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  1. Is Hume a Causal Realist? A (Partial) Resolution of the 'Two Definitions of Cause Dispute' in Hume's Account of Causation.Stephen John Plecnik - manuscript
    Modern Hume scholarship is still divided into two major camps when it comes to the issue of causation. There are those scholars who interpret Hume as a causal anti-realist, and there are those who interpret him as a causal realist. In my paper, I argue that there is an overwhelming amount of evidence – especially textual evidence – that should lead us to read Hume as being a causal anti-realist. That is to say, one who believes that cause and effect (...)
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  2.  27
    Place, Commonality and Judgment: Continental Philosophy and the Ancient Greeks. By Andrew Benjamin.Stephen John Plecnik - 2013 - Ancient Philosophy 33 (1):228-233.
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    Re-Evaluating Augustinian Fatalism Through the Eastern and Western Distinction Between God's Essence and Energies.Stephen John Plecnik - unknown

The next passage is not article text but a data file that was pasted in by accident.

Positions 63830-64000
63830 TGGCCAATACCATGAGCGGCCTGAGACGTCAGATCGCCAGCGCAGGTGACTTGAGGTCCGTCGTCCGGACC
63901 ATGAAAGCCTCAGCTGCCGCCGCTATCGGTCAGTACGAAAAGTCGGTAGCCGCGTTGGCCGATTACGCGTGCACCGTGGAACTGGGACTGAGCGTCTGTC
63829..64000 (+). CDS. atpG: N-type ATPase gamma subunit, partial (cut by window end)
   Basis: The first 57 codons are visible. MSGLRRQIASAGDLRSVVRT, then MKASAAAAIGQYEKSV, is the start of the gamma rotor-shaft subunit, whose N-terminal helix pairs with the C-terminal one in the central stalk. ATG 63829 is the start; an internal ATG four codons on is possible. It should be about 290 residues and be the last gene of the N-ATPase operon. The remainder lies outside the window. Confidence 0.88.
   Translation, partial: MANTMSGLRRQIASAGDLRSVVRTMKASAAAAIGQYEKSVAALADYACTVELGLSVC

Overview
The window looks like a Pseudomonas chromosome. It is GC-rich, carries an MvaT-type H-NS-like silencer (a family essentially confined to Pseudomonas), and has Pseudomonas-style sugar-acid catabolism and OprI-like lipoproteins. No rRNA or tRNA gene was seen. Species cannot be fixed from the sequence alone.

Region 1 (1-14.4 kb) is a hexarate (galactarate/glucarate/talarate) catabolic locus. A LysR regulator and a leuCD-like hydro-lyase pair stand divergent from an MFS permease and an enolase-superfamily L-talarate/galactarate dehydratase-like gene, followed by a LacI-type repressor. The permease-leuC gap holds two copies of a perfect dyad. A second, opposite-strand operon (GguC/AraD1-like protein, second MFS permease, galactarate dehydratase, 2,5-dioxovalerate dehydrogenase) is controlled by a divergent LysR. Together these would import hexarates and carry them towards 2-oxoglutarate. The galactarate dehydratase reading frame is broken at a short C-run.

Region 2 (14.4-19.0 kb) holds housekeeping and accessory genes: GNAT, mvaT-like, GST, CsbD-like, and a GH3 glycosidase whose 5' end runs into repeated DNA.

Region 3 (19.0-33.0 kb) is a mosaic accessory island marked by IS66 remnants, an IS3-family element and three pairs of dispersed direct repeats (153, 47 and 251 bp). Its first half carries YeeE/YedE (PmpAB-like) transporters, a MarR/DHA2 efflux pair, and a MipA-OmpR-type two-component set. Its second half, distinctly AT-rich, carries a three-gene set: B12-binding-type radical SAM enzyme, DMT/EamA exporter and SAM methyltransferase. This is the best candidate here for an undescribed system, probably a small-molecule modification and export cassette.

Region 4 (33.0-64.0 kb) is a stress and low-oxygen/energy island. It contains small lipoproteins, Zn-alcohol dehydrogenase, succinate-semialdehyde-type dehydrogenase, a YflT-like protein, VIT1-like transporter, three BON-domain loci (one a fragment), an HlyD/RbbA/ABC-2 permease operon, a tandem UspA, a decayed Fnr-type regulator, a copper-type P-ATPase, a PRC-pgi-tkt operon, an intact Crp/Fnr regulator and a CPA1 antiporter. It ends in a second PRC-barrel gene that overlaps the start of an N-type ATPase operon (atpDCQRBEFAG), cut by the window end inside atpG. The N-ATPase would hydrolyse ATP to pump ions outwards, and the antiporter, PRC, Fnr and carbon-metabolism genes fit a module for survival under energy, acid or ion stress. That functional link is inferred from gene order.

In this dissertation, I will examine the problem of theological fatalism in St. Augustine and, specifically, whether or not Augustine was philosophically justified in his belief that his views on divine grace and human freedom could be harmonized. As is well-known, beginning with his second response To Simplician and continuing through his works against the semi-Pelagians, Augustine espoused the Pauline doctrine of all-inclusive grace: that the fallen will’s ability to accomplish the good is totally a function of God’s elective grace. (...)
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